Someone isn’t taking the sacrament; do you judge or support?

I was recently listening to a A Thoughtful Faith podcast episode with Nathaniel Givens. Toward the end, Nathaniel discusses how the sacrament within the LDS church is an open experience, as we share it with one another. He explicitly mentions at one point that he was not encouraging others to watch for others not taking of the sacrament.

That idea of watching for others not taking the sacrament got me thinking.

It’s probably something each of us has seen: someone not taking the sacrament. Perhaps, even, we have been one of those who hadn’t taken it.

When we do notice someone not partaking of the sacrament, even if unintended, what is our first impulse? Do we start wondering to ourselves about what sin it might be that this brother or sister committed? Do we find ourselves judging them?

I wonder if, maybe, we should be mindful to taking another approach. One alternative, if we happen to notice someone not taking the sacrament, is to remind ourselves that perhaps this brother or sister is struggling with something. We should remind ourselves that they’re trying. We should ask ourselves what we can do to offer a hand of support without prying. We should take note of the covenant we’re making at that exact moment to take upon ourselves Jesus’s name and find a way to mourn with those who mourn and comfort those who stand in need of comfort.

Remember, the energy we devote to judging others is energy taken away from being more like Christ.

Pope Francis says Catholic Church Should Apologize to Gays

Pope Francis has said that the Roman Catholic Church should apologise to gay people for the way it has treated them. Is this Christ-like behaviour or just a PR stunt by the great and abominable? You be the judge.

“I think that the Church not only should apologise… to a gay person whom it offended but it must also apologise to the poor as well, to the women who have been exploited, to children who have been exploited by [being forced to] work. It must apologise for having blessed so many weapons.”

BBC News has the full story.

Admitting You Have a Problem Will Be the Best Feeling You’ve Ever Had

You know that feeling you get when you make a good decision? It’s a deeply satisfying thing, isn’t it? And it can sure be elusive – after all, you only ever know a decision was the right one long after you make it. Same thing with bad decisions, for that matter; hindsight is 20/20, after all.

But what if there were decisions you could make that could be guaranteed to have a positive impact on the trajectory of your life?

Well, it would be a lie. Nobody can make such claims. But what I can tell you is that admitting to your personal problems could be one of those decisions. It might not feel like it, and you might not really know right away, but I can personally guarantee that you’ll feel as though a weight has been lifted, and even more importantly, you’ll feel as though you’ve taken control of your life. I can imagine few things in life more rewarding than feeling a degree of balance and control return to your life.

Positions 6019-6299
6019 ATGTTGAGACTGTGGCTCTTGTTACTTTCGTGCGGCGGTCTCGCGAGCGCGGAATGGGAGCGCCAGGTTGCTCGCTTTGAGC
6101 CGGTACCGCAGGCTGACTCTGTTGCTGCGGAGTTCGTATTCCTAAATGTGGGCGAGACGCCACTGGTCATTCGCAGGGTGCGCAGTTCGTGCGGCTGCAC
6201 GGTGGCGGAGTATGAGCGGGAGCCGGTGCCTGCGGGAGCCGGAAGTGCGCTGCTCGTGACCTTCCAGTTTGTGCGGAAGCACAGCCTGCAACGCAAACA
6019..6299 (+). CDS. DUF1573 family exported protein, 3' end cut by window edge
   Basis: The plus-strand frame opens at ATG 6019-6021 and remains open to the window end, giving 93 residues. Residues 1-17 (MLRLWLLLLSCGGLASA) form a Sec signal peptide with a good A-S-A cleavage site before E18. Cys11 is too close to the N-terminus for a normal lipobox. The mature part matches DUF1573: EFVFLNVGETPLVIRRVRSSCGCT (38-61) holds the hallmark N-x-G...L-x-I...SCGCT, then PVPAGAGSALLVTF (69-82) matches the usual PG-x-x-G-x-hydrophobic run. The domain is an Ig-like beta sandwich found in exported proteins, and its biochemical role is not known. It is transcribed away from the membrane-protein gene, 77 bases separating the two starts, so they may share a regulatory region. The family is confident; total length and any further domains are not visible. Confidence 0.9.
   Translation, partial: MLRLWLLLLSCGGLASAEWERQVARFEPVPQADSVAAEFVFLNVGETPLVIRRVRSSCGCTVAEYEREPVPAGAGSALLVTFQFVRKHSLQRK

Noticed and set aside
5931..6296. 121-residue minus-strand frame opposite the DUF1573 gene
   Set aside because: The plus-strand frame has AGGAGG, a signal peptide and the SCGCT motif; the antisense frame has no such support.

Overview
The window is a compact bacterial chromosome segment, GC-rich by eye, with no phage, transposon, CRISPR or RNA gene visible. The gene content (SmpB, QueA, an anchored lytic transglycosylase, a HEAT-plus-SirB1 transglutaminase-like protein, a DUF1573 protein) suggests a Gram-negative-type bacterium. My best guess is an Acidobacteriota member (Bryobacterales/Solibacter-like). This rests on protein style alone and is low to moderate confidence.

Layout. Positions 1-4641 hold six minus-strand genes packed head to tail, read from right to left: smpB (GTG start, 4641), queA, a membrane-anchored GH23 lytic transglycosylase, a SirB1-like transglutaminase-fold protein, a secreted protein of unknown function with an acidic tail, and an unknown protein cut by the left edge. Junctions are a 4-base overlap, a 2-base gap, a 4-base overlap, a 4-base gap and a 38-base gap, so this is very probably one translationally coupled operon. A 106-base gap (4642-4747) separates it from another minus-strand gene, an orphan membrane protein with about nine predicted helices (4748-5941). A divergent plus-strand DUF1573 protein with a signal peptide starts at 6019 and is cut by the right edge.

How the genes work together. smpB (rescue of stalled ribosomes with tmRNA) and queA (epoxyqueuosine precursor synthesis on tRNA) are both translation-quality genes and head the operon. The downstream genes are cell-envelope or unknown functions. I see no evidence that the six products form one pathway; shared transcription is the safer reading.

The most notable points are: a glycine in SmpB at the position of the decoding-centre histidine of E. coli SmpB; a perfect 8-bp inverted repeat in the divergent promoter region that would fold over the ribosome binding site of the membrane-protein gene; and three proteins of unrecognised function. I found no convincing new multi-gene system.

So what kind of stand am I talking about making? Let’s start with the most obvious. The 2012 edition of the Treatment Episode Data Set indicates that some 1.5 million teenagers in America could be considered to have a substance dependency. Just over half of them – about 51.2% – had been referred to some kind of alcohol or drug treatment program by a court.

The thing is, I’m not just talking about chemical dependencies here, although that’s obviously the most well-known sort of addiction. Here are a few others: There’s every reason to think that certain types of video games can be addictive. Sex and porn can be addictive. Even relationships – particularly unhealthy ones – can be addictive.

In case you think I’m speaking hypothetically here, you should know that some of the men in my family have struggled with alcoholism over the years. Too many of them spent too many joyless days by themselves after their closest family members couldn’t be around them any longer. They think of the lost time, lost money, squandered ambition, and missed opportunities over the years, and the regret is sometimes enough to overshadow even the satisfaction of having made a change.

But they did change. Others might make their own personal admission of weakness long before they did, and good on them.

Life is full of temptations. I won’t tell you for a moment that some of them aren’t worth pursuing – responsibly, in moderation, or in the right company – but a great many more will turn your world upside-down and inside-out.

Furthermore, I won’t tell you that there’s an orderly and clearly delineated multi-step program that works for everybody. The Church-sanctioned 12 step program is a great place to start, but like all matters of faith, how you interpret its teachings and put them into action are wholly and decidedly yours.

Know, too, that self-deception is not one of the 12 Steps.

I’m not going to drag this on for much longer. What I’ll leave you with is this: if there was something tugging at your conscience while you read this article, know that it’s probably time to address it. Doing so might be the start of a painful road toward recovery, but the feeling of relief will be an immediate and lasting reward.

Image Credit: Flickr (via Creative Commons)